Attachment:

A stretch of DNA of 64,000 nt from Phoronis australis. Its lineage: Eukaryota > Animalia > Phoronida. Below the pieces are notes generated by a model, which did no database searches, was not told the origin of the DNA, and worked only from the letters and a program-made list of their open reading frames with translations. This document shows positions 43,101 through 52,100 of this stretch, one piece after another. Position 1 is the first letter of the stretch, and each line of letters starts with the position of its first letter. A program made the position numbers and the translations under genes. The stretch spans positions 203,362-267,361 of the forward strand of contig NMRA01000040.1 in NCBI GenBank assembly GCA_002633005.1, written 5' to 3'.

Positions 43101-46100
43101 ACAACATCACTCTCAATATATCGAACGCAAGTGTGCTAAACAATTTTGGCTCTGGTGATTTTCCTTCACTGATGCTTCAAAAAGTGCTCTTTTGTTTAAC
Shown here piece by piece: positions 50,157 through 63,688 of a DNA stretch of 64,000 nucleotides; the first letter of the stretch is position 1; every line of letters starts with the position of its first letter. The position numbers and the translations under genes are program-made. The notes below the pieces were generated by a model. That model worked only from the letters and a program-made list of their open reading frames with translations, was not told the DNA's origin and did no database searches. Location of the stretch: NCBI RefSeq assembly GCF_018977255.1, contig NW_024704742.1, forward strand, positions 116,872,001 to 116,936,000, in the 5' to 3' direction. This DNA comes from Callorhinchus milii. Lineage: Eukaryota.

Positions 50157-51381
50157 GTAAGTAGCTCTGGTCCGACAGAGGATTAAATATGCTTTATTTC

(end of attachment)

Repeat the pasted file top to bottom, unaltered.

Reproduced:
A stretch of DNA of 64,000 nt from Phoronis australis. Its lineage: Eukaryota > Animalia > Phoronida. Below the pieces are notes generated by a model, which did no database searches, was not told the origin of the DNA, and worked only from the letters and a program-made list of their open reading frames with translations. This document shows positions 43,101 through 52,100 of this stretch, one piece after another. Position 1 is the first letter of the stretch, and each line of letters starts with the position of its first letter. A program made the position numbers and the translations under genes. The stretch spans positions 203,362-267,361 of the forward strand of contig NMRA01000040.1 in NCBI GenBank assembly GCA_002633005.1, written 5' to 3'.

Positions 43101-46100
43101 ACAACATCACTCTCAATATATCGAACGCAAGTGTGCTAAACAATTTTGGCTCTGGTGATTTTCCTTCACTGATGCTTCAAAAAGTGCTCTTTTGTTTAAC
Shown here piece by piece: positions 50,157 through 63,688 of a DNA stretch of 64,000 nucleotides; the first letter of the stretch is position 1; every line of letters starts with the position of its first letter. The position numbers and the translations under genes are program-made. The notes below the pieces were generated by a model. That model worked only from the letters and a program-made list of their open reading frames with translations, was not told the DNA's origin and did no database searches. Location of the stretch: NCBI RefSeq assembly GCF_018977255.1, contig NW_024704742.1, forward strand, positions 116,872,001 to 116,936,000, in the 5' to 3' direction. This DNA comes from Callorhinchus milii. Lineage: Eukaryota.

Positions 50157-51381
50157 GTAAGTAGCTCTGGTCCGACAGAGGATTAAATATGCTTTATTTC